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Hymn 436 in the green hymnbook, is a hymn generally used at the conclusion of a meeting. Two tunes are given for this hymn. These are named “Vesper” and “Eton College”.

The hymn tune Vesper was first written by Dmitrii S. Bortnianski (1751-1825) from the Ukraine (as a Russian air) and then arranged by John Stevenson. This tune is one of fifteen given in the current green hymnbook that can be sung to the words of Hymn 436, 1st tune. The same meter is used for all fifteen hymns.

The meter for hymns in the green hymnbook are given on the top left-hand page corner of each hymn tune, just under the hymn number. The meter for “Lord Dismiss us with Thy Blessing” (Hymn 436, 1st tune) is 87.87.87. Toward the end of the green hymnbook a chart is given entitled Metrical Index of Tunes. For the hymn meter 87.87.87 fifteen hymn tunes are listed that can be used for the words of Hymn 436, first tune. One is the hymn tune we most commonly sing for Hymn 436, on page 626 in the green hymnbook. Of the remaining fourteen hymn tunes, eleven can be used for Hymn 436 with no alteration to the words given for the first tune (which are slightly different than the words given for Hymn 436, second tune). These Hymn numbers are 81, 148, 191, 254, 300, 303, 312, 322, 341, 390, and 402.

The rest of the hymn tunes listed with the meter 87.87.87 need to be altered slightly to fit the words of Hymn 436, first tune. For example, Hymn 116 has four verses, whereas Hymn 436 has just two verses, so only two repetitions of the hymn tune are needed when using this hymn tune for Hymn 436. With Hymn 281 the words of the last line of each of the verses of Hymn 436 needs to be sung twice. For Hymn 301 the words of Hymn 436, verse 1 (“O refresh us”) and verse 2 (“May Thy blessing”) need to be repeated three times.

One other hymn tune is listed under Metrical Index of Tunes for Hymn 436, second tune. The meter used here is 87.87.47, and Hymn 150 has the same meter. For Hymn 436, second tune, to be successfully sung with this hymn tune, the words of verses 1 and 2, lines 3 and 4, need to be repeated. For example, verse 1 will be sung, “Lord dismiss us with Thy blessing, Fill our hearts with joy and peace: Let us each, the truth possessing, Bear its fruits and run the race. O, refresh us, O refresh us, Travelling through this wilderness, Travelling through this wilderness.”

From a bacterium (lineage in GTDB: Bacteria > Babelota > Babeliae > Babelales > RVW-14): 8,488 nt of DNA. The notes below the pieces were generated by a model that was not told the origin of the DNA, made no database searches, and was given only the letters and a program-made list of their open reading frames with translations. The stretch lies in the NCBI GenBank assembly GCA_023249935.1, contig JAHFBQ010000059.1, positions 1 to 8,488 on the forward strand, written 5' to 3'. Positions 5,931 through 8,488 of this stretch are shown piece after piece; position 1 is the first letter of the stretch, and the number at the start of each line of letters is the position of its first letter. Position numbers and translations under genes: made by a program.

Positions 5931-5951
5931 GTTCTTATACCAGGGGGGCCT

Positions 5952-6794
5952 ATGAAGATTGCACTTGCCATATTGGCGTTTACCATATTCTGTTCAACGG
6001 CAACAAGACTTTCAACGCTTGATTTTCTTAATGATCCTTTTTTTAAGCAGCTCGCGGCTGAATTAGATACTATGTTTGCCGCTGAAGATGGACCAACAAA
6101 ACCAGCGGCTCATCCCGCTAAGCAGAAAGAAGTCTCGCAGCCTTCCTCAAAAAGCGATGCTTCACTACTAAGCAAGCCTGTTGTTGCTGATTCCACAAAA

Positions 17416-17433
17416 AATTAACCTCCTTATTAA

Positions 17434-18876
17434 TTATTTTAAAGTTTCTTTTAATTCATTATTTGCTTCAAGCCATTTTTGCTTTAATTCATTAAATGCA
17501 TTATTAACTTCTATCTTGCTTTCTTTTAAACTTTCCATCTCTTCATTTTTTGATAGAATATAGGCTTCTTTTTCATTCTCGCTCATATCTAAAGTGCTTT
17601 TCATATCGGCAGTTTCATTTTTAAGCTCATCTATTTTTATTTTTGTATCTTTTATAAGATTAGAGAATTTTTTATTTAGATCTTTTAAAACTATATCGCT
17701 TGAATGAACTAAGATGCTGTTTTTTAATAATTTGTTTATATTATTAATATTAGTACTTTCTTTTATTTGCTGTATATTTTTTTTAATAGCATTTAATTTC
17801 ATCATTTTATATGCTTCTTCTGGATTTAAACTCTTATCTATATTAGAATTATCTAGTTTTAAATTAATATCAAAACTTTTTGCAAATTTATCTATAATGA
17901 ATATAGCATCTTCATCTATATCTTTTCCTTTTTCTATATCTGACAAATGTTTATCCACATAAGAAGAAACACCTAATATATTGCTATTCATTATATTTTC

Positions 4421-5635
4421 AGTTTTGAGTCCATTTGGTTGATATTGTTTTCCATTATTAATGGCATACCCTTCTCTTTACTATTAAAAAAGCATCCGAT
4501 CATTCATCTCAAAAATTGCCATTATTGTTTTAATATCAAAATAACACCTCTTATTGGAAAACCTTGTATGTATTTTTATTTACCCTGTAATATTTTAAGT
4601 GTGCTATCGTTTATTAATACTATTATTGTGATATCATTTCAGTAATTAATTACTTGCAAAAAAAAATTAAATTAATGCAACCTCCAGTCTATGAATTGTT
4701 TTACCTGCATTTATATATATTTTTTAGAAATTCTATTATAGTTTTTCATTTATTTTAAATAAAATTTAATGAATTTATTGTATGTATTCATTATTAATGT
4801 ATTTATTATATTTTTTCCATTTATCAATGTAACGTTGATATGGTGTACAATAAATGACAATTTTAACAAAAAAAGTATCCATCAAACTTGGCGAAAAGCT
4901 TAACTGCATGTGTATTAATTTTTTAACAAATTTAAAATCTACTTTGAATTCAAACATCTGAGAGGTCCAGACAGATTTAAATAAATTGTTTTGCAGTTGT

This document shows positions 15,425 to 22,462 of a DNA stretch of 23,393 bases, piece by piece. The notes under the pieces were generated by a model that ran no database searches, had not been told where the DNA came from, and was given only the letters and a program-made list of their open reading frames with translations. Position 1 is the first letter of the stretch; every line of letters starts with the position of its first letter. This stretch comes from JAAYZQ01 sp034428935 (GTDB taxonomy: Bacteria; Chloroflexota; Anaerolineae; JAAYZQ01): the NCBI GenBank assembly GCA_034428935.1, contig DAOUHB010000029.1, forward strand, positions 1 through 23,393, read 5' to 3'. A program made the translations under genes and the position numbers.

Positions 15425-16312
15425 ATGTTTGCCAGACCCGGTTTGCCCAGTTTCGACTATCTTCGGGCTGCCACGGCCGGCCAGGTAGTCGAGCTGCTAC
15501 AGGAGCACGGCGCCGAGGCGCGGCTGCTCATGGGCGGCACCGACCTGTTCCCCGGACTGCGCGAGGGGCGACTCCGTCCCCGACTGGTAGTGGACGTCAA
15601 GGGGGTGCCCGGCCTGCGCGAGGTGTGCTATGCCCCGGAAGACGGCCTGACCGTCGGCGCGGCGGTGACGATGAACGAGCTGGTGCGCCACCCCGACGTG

The words of Hymn 436 were written by John Fawcett, who was born on January 6, 1740, near Bradford in Yorkshire, England. This hymn was originally written with three stanzas. The words of verse 1 are almost identical to the words in the green hymnbook. “Lord dismiss us with Thy blessing: Fill our hearts with joy and peace; Let us each Thy love possessing, Triumph in redeeming grace. O refresh us, O refresh us, Travelling through this wildernesss.” The first two lines of verse 1 of this hymn ask the Lord to strengthen us and bless us with peace as we leave our place of worship. The words, “Lord dismiss us with Thy blessing, fill our hearts with joy and peace”, are a reminder of Aaron’s blessing to the Israelites:

“The Lord bless you and keep you; the Lord make his face shine upon you and be gracious to you; the Lord turn his face toward you and give you peace” (Num 6:24-26).

We too are asking the Lord’s invocation to bless us and to bring joy and peace into our lives.

John Fawcett’s words for verse 2 are, “Thanks we give and adoration, For Thy Gospel’s joyful sound; May the fruits of Thy salvation, In our hearts and lives abound. Ever faithful, ever faithful, To the truth may we be found.” The first two lines written by John Fawcett and Hymn 436 in the green hymnbook are identical. These words express our thanks and adoration for the special blessing of the Gospel message.

The words of the last four lines of verse 2, by John Fawcett, are slightly different from those in the green hymnbook. But both express a desire that the gospel will positively impact hearts and lives today and that genuine gratefulness to God will be a motivation to lead faithful lives. Both sets of words convey the desire for faithful and fruitful service — “May the fruits of Thy salvation” and “May we gain Thy great salvation” — and present thoughts of striving that will lead to commendation by Christ at his return:

“Well done, good and faithful servant! You have been faithful with a few things; I will put you in charge of many things” (Matt 15:21).

It is challenging and enjoyable to try various hymn tunes to a hymn we know. It helps us to focus on the words and tune a little more closely than with hymns that have become so familiar to us that we can sing them almost by rote. Perhaps you could try using some other hymn tunes with hymn words that are known and used in your ecclesia.

Joan and Ken Curry

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